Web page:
#3 It guides database modeling
A well-designed API is expressed as a set of URL endpoints that locate “resources” in the application’s domain. If they follow good REST principles, these URLs happen to look a lot like a folder structure. For example, a few endpoints for a Twitter-like application might include:
When you think about it, you realize that this “folder structure” could never exist on a real disk: it has tweets stored under the users, and users stored under their tweets. Even more oddly, users seem to be stored under the other users that they’re following. That’s not hard to implement, though, because modern web frameworks allow us to easily define these kinds of URL structures that don’t correspond to the actual locations of data on disk.
What’s happening here is actually a sort of entity-relationship modeling! The simulated URL structure shows that each user can publish multiple tweets, but that each tweet has only one author — a good old-fashioned one-to-many relationship. And each user can be a follower of other users, and followed by any number of users: many-to-many.
The exercise of dreaming up URL endpoints for all resources in the application can serve as valuable precursor to database design, as these can be intuitively translated into an implied entity-relationship diagram. In particular, I think it would be a very valuable exercise for those using NoSQL back ends, since NoSQL doesn’t otherwise force developers to think this way about their data models.
#4 It allows you to pivot.
One of the key reasons I’m using API-first development in my startup is the Lean Startup notion of the “pivot”. We’ve got several hypotheses about our value proposition, and I anticipate evolving the product to try out several of them. We might even run several versions at once under different domain names and front-end designs.. But I don’t want to re-write all of the SQL and business logic each time, especially not for very similar sites.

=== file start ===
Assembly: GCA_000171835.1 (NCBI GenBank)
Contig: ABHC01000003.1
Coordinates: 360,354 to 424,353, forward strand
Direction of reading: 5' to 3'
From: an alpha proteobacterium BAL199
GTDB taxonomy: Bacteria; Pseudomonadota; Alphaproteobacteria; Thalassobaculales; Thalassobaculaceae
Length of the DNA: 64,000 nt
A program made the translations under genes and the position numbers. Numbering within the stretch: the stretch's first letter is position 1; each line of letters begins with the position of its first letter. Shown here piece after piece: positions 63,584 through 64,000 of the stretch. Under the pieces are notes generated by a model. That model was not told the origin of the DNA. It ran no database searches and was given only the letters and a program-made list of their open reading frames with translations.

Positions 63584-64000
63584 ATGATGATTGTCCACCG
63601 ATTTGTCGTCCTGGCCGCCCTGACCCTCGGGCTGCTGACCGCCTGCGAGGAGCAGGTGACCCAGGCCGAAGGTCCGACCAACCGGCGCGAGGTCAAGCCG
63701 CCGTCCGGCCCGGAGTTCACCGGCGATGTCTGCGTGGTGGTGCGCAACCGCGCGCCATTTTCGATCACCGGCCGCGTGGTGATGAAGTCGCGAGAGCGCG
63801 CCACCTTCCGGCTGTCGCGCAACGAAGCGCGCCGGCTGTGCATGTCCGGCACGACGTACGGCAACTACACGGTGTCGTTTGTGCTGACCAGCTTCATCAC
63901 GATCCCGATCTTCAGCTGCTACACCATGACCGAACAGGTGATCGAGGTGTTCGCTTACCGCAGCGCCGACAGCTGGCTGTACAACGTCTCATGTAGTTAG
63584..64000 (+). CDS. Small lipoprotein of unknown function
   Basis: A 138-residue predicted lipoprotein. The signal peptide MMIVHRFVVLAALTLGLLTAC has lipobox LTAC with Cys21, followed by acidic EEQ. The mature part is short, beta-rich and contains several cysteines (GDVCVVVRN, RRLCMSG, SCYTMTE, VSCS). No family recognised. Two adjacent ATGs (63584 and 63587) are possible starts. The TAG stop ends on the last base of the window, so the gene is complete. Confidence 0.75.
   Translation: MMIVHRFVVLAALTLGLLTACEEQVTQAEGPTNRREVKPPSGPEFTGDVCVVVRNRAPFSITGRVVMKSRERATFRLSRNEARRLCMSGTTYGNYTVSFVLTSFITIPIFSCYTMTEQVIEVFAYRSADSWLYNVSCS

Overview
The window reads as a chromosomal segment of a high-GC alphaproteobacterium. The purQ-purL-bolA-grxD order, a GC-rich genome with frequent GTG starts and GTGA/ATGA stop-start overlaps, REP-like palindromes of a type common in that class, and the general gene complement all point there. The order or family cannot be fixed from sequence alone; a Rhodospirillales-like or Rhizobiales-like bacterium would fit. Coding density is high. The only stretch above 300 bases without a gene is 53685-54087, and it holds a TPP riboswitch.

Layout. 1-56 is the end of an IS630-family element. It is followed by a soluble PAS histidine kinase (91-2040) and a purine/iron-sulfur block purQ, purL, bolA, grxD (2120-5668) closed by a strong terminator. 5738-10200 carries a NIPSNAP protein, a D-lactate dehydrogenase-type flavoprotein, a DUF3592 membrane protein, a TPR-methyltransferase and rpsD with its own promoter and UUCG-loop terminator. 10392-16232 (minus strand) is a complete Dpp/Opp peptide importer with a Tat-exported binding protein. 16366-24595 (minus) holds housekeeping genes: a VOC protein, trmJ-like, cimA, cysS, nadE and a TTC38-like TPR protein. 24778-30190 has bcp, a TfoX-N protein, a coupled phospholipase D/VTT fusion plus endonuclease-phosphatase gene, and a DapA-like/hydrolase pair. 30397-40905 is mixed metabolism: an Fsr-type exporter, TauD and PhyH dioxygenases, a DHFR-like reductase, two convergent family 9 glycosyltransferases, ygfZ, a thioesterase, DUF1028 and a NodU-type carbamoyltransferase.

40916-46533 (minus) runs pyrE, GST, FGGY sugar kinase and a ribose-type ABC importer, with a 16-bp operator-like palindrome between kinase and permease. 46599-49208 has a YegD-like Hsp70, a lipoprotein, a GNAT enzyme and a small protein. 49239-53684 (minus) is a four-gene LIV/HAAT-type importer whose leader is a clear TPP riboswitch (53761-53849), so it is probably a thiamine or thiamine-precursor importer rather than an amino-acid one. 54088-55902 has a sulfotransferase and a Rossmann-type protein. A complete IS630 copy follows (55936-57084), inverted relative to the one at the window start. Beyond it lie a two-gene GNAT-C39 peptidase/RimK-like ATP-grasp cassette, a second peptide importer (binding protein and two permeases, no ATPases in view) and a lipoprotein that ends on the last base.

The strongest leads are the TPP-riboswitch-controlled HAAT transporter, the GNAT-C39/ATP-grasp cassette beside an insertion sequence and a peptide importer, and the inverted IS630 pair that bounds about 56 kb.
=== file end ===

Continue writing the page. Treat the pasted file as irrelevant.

By developing the API for the back-end first, I can plug and play different kinds of front ends, even running them at the same time. Multiple businesses could in fact be built on the same set of data services I’m developing, and it’s not inconceivable that we could sell one of them and keep developing others, or rent out the back end to other startups.
My students, too, often switch technology in the middle of CIS 44o. It’s a very common phenomenon that they set out to make a native mobile app and end up settling on a mobile-responsive web application instead, or set out to learn a new language (e.g. Java) and do their project with it, only to find it too challenging and switch later to a tool they know, such as PHP. With an API designed first, they could switch out either the back-end, the front-end, or both, without derailing their projects.
#5 It’s more compatible with Agile
Agile approaches vary, but they all have one thing in common: strict prioritization of requirements. Feature A needs to be done before Feature B and Feature B needs to be done before Feature C. But, what if the homepage needs twenty different buttons or other controls? It’s not always easy to figure out which one to do first.
Without the distraction of a front-end, developers and product owners will be working with a list of CRUD operations on data entities (resources). These must by necessity be atomic, and if listed in any kind of order, they amount to a strict prioritization of the API development backlog. Developers can begin coding them without having to adjust them due to later front-end changes, and they have no excuse to stand around waiting in between releases of the front end.
Researchers have shown that when businesses operate in chaotic environments, they succeed by embracing constrained flexibility, that is, allowing experimentation and adaptation but controlling it with simple rules. (cf. Brown & Eisenhardt, 1997). Light structure outperforms heavy structure, and also outperforms unstructured, ad hoc decision making. API-first design is a model for applying light structure to application development: the API functions as a “contract” between developers on the team, and their eventual users, but allows infinite flexibility in how to deliver on what is agreed.